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what are complex migrains

I had an incident at work where my right arm went numb, I had problem speaking for a few seconds and felt like I might faint.  I was in the hospital for 5 days undergoing stroke tests.  I was diagnosed with complex migrains and was told that it produces stroke symptoms.  What exactly, or as close as I can get, is a complex migraine, and how can I treat it without medication?

Related Topics: Migraine, Stroke, Arm, Lightheadedness

Answers From Experts & Organizations (1)

General Medicine
1,458 Answers
65,078 Helpful Votes
I'm sorry to hear you went through such a scary episode, but I'm glad it was a migraine and not a stroke!

"Complex migraine" is a term used to identify rare types of migraine headaches that have specific symptoms not usually associated with a common or classic migraine.

For example, a classic migraine usually starts with a visual disturbance (called an "aura"), and then proceeds to a painful headache.

A complex migraine may fall under one of these types:
  • Hemiplegic, which includes temporary paralysis or weakness on one side of the body (often mimicking a stroke)
  • Retinal, which includes loss of vision in one eye
  • Basilar artery, which usually affects young women and includes symptoms such as confusion and difficulty speaking
  • Ophthalmoplegic, which includes pain and paralysis of the muscles surrounding the eye
  • Status migrainosus, which is a severe migraine that lasts for days

It sounds like you may have experienced a hemiplegic migraine or a basilar artery migraine.

Just because you had one migraine doesn't mean it will ever happen again. That's the tricky thing about these headaches. Often, doctors will wait to treat a patient until they've had multiple migraines over a course of time. That may be why you were sent home without any treatment.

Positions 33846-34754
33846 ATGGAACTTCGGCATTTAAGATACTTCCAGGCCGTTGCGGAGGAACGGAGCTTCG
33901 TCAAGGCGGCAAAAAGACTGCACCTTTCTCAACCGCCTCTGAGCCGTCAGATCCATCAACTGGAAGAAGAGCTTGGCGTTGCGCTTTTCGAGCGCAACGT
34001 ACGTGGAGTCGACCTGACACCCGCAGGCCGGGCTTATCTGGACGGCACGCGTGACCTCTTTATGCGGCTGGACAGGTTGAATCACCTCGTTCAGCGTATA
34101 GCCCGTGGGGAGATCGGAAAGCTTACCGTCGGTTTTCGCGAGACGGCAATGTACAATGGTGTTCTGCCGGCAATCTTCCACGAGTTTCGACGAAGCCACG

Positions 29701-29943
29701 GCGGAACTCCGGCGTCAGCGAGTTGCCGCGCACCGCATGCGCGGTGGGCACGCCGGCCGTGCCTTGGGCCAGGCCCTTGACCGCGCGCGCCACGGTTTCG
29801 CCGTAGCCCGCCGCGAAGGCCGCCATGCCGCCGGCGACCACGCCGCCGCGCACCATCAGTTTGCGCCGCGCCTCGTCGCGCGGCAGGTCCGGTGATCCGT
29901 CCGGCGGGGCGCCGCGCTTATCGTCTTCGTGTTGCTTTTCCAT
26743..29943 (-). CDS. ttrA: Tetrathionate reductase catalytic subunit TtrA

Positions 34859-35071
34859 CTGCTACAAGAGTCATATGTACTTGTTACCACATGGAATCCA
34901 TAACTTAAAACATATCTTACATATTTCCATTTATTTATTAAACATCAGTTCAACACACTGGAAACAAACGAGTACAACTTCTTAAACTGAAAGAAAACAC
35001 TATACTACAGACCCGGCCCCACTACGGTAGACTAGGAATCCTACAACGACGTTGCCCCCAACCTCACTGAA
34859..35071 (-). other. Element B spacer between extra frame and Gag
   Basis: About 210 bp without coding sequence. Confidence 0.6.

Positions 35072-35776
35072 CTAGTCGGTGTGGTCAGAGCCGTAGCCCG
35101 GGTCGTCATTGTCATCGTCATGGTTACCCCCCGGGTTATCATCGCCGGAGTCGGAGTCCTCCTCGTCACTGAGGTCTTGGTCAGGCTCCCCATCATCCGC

If you have any questions about your migraine experience, I suggest you follow up with your primary health care provider. He or she can help you understand what happened and if you need treatment.

Wishing you all the best!

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I had basically the same thing happen to me. I was driving in high holiday traffic, during December, on the BQE in NYC for my nieces' Baptism. All of a sudden I was going numb on left side of my face and scalp as well as feeling weak but had no pain. Then bam my eyesight went and came back. I panicked and managed to pull over. I had no idea what was happening to me. I thought I was having a stroke and my heart was racing because I panicked. So it felt like a heart attack. My boyfriend drove us the rest of the way and I went to the ER to be checked out. I had an MRI, CAT scan, Echo, blood drawn for tests, etc... I was vamped pricked and prodded by 4 different doctors. Then the neurologist saw me and said he thinks I had an atypical complex migraine headache and a mild panic attack. I was told to avoid several things. All of which lead to migraine headaches and for me most are not avoidable but some are. Thing such as chocolate, too much sleep, too little sleep, caffeine, stress, alcohol, smoking, extreme fatigue, skipping meals, and bright or flickering lights. You better believe that the things this doctor listed pretty much was like a check list for my 6 hour drive. I worked a 10 hour shift, skipped dinner, drank 4 20 oz cups of coffee, and had a chocolate bar all while arguing over navigation issues with the BF. Also was stressing because I was the God mother and if we were late to the church my sister would never forgive me. I was also surprised to learn that when I would get stressed at work I would get a mild headache with a tick or fluttering eye muscle and "floaters" in my eye and that it was a migraine but with out the pain. I now keep a headache or migraine diary and try to figure out what my triggers are. The biggest ones for me are sleep, stress, and caffeine. Just know that you aren't alone in this and you might never even have another one again. It helps to just take care of yourself and avoid caffeine/stress.    

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